Call Routing Best Practices


  • Intelligent contact center call routing increases customer satisfaction while addressing business imperatives for higher efficiency and lower cost to serve.
  • The combination of intelligent call transfer methods and technologies improve customer satisfaction while lowering customer service costs.
  • Call routing optimization is shown to increase agent productivity by 5 to 7 percent and lower contact center costs by 2 to 4 percent.
Johnny Grow Revenue Growth Consulting

Contact center call routing best practices accelerate performance improvements, lower risk and increase ROI. Below are several best practices we've implemented many times at contact and call centers.

  • Adopt universal queuing to consolidate customer inquiries across channels. Omnichannel customer support will only increase. More importantly, omnichannel support engages customers where they reside and therefore decreases customer effort (CES) and increases customer satisfaction (CSAT).

Using different channels for different types of cases can shift many cases to lower cost channels and thereby lower total operational costs. Universal queuing simplifies omnichannel management, drives call center scheduling and staffing efficiencies and improves contact center quality of service.

  • Optimize call transfers with the right mix of call routing methods and technologies. Call routing methods apply rules-based decision engines to route each caller to the best agent. Methods may be based on agent skills, availability or utilization, time of the day, customer location or other customer information. Seldom does a single method deliver optimal results. Instead, each method has something to offer and it's normally a combination of methods that deliver the biggest performance improvements.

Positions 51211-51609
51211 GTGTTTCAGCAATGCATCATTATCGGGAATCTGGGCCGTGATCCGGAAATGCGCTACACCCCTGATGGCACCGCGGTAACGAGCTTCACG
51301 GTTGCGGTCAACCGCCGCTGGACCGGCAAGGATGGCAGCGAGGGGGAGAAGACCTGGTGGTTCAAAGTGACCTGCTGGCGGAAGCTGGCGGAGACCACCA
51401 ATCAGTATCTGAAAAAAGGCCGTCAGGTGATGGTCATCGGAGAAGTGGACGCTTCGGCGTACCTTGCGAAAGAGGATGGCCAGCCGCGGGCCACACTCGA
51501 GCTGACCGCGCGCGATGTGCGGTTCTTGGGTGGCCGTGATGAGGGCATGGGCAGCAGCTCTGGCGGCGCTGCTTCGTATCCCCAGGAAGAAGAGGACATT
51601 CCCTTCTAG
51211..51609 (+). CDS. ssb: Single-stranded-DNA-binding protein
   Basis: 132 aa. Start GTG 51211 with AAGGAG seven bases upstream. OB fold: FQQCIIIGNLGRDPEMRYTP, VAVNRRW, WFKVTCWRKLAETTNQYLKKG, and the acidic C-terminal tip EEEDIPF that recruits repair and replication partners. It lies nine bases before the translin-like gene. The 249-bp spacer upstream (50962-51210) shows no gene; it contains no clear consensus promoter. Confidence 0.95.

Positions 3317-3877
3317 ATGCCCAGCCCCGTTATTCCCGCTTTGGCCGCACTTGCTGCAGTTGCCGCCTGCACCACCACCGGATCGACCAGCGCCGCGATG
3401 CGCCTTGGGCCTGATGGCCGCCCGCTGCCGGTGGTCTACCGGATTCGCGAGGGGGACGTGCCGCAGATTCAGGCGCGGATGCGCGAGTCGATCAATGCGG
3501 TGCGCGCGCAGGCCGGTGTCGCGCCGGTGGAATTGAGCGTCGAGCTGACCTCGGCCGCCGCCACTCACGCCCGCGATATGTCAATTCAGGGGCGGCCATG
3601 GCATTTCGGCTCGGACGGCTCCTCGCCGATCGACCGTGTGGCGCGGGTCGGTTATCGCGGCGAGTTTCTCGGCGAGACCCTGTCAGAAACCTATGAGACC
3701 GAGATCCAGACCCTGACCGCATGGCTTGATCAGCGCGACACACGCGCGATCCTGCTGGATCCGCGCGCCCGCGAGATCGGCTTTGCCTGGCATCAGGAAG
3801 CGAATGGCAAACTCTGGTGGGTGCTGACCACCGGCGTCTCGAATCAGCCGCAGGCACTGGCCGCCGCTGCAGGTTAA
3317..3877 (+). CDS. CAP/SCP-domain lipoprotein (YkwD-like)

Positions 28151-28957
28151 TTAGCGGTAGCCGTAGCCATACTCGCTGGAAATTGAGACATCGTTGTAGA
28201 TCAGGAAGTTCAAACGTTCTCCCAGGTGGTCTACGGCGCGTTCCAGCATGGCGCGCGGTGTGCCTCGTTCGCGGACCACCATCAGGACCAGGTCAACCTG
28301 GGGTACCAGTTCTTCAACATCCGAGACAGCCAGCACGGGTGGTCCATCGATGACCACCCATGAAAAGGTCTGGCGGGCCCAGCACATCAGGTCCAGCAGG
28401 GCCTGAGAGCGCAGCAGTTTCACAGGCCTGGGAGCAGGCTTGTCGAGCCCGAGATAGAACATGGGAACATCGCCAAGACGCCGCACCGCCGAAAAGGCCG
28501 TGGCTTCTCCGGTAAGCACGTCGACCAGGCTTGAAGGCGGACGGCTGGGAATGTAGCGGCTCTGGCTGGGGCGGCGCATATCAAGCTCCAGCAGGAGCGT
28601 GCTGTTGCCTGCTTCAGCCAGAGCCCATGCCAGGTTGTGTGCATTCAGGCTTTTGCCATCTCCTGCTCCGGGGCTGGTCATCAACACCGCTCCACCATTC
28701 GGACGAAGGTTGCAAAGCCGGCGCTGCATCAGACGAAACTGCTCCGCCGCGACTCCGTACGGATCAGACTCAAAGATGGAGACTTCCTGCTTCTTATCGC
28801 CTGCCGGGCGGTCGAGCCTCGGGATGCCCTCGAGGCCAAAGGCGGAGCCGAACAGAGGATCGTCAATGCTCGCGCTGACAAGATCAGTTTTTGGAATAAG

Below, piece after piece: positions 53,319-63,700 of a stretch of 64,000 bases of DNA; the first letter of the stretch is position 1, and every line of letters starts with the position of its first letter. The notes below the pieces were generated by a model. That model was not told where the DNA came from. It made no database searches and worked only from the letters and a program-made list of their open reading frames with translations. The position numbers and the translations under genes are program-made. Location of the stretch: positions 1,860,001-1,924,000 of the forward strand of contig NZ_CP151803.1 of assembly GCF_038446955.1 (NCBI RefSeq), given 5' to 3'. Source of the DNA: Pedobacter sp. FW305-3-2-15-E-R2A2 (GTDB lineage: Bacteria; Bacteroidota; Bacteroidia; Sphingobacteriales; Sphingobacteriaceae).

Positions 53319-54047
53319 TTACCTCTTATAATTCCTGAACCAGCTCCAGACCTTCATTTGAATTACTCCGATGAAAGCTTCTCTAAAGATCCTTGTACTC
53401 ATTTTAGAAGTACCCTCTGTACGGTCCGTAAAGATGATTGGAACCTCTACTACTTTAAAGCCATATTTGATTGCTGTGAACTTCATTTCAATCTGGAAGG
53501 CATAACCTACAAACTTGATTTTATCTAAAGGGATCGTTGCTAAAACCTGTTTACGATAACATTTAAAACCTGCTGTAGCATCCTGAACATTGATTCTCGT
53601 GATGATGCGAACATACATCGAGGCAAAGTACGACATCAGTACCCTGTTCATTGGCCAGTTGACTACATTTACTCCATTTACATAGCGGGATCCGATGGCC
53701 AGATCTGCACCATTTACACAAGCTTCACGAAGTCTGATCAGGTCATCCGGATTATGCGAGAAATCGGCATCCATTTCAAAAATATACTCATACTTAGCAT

Call Routing Methods
  • Intelligent call routing is data driven routing and uses combinations of data to optimize human resource costs and help get the right customer to the right call center representative. It uses four types of data, being caller data (i.e., Dialed Number Identification Service (DNIS), Automatic Number Identification (ANI)), caller input from ACD or IVR systems, caller information, such as their CRM customer record or case history, and agent data that may include things like skills.

A mix of data is used to match each caller with the best agent. Experimenting with different combinations of data will surface incremental improvements in call transfers and many customer performance measures.

  • Integrating call route technologies with CRM software systems can drive further performance improvements. Computer Telephony Integration (CTI) and Contact Center Interaction Management (CCIM) systems are the primary tools to connect call transfer technologies with CRM software.

Once connected, CRM can authenticate customers, display screen pops of case history or customer history, identify entitlements or SLAs, integrate customer data with telephone controls (i.e., click-to-dial) and empower the agent to perform all or most tasks in the CRM application and without having to navigate to other systems.

  • Customer sentiment is overwhelmingly negative toward Interactive Voice Response (IVR) systems. However, experience clearly shows that IVR frustrations are based on poor design and not the technology.

Methods to improve the IVR experience include streamlined menu design, eliminating marketing or superfluous messages, announcing expected wait times and offering alternative channels such as virtual agents, bots or customer self-service knowledgebases.

  • Optimized call routing results from iterative advancements. Success is achieved from a journey built on a steady stream of continuous improvements. So, it's important that adjustments to your ACD, CCIM, IVR system can be made by contact center managers, and not relegated to the wait times when IT or more technical resources are needed. When choosing or upgrading your call route technology, ensure that transfer adjustments can be made by non-technical people in an easy to use interface.